The impact of feature reduction techniques on defect prediction models

Masanari Kondo, Cor Paul Bezemer, Yasutaka Kamei, Ahmed E. Hassan, Osamu Mizuno

Research output: Contribution to journalArticle

6 Citations (Scopus)

Abstract

Defect prediction is an important task for preserving software quality. Most prior work on defect prediction uses software features, such as the number of lines of code, to predict whether a file or commit will be defective in the future. There are several reasons to keep the number of features that are used in a defect prediction model small. For example, using a small number of features avoids the problem of multicollinearity and the so-called ‘curse of dimensionality’. Feature selection and reduction techniques can help to reduce the number of features in a model. Feature selection techniques reduce the number of features in a model by selecting the most important ones, while feature reduction techniques reduce the number of features by creating new, combined features from the original features. Several recent studies have investigated the impact of feature selection techniques on defect prediction. However, there do not exist large-scale studies in which the impact of multiple feature reduction techniques on defect prediction is investigated. In this paper, we study the impact of eight feature reduction techniques on the performance and the variance in performance of five supervised learning and five unsupervised defect prediction models. In addition, we compare the impact of the studied feature reduction techniques with the impact of the two best-performing feature selection techniques (according to prior work). The following findings are the highlights of our study: (1) The studied correlation and consistency-based feature selection techniques result in the best-performing supervised defect prediction models, while feature reduction techniques using neural network-based techniques (restricted Boltzmann machine and autoencoder) result in the best-performing unsupervised defect prediction models. In both cases, the defect prediction models that use the selected/generated features perform better than those that use the original features (in terms of AUC and performance variance). (2) Neural network-based feature reduction techniques generate features that have a small variance across both supervised and unsupervised defect prediction models. Hence, we recommend that practitioners who do not wish to choose a best-performing defect prediction model for their data use a neural network-based feature reduction technique.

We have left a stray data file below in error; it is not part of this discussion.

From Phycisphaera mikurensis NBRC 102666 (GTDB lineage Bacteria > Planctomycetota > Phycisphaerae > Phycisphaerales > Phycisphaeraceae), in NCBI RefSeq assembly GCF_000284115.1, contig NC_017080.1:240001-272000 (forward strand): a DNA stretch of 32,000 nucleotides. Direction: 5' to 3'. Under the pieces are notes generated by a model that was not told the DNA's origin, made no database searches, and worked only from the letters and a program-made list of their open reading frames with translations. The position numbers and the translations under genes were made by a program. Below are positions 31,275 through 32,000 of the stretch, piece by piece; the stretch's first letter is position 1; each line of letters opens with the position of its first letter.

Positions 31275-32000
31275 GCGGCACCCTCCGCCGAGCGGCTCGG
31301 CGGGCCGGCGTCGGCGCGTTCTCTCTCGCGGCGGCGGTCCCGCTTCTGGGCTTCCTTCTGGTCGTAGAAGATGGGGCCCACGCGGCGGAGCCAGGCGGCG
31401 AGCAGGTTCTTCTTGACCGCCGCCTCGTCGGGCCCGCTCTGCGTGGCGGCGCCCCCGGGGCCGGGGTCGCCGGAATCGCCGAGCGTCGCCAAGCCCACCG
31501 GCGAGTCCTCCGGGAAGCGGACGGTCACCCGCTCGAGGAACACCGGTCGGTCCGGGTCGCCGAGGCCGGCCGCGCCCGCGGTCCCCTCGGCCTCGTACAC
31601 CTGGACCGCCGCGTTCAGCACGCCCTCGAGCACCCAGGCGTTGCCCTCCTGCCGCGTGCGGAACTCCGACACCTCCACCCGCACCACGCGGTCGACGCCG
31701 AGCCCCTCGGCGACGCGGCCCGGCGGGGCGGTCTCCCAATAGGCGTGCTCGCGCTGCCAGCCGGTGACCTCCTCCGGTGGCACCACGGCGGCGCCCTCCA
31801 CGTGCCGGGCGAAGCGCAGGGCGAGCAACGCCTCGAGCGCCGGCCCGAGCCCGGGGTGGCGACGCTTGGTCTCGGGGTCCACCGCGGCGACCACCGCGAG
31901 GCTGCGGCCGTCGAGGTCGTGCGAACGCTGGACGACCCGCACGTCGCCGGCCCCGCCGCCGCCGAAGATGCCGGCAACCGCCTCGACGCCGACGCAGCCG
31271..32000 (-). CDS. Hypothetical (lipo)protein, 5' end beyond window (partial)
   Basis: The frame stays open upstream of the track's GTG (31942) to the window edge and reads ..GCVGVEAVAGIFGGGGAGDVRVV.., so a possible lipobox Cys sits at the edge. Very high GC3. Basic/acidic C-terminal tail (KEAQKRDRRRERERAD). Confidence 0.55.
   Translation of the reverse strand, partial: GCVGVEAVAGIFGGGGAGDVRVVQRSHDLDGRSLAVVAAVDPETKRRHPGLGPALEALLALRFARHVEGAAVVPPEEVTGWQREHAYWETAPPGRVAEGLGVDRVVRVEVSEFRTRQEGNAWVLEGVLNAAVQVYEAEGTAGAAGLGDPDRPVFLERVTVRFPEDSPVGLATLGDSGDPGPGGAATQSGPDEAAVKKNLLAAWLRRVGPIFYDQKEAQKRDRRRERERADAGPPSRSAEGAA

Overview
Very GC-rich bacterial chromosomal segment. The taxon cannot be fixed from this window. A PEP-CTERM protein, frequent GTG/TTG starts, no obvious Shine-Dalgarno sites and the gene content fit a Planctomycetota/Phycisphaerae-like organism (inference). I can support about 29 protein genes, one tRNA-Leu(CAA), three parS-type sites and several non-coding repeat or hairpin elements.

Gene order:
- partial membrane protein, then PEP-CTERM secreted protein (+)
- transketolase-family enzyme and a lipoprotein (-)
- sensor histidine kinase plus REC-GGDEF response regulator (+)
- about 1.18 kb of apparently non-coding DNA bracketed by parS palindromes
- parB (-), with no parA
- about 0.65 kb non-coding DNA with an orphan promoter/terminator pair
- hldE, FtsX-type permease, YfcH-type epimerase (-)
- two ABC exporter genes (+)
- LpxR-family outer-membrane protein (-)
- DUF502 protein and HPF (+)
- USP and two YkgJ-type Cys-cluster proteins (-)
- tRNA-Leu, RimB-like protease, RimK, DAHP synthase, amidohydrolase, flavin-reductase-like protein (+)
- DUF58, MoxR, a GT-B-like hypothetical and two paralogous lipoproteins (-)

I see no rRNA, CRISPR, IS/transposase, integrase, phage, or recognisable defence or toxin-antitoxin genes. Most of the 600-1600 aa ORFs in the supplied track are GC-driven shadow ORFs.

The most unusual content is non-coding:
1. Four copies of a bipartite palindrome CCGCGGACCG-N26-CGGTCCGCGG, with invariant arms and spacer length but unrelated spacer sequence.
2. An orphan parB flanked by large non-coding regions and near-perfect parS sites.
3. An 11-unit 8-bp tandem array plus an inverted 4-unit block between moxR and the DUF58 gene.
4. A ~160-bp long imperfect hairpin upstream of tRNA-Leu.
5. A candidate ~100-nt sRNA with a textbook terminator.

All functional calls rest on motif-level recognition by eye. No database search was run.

Original languageEnglish
Pages (from-to)1925-1963
Number of pages39
JournalEmpirical Software Engineering
Volume24
Issue number4
DOIs
Publication statusPublished - Aug 15 2019

All Science Journal Classification (ASJC) codes

  • Software

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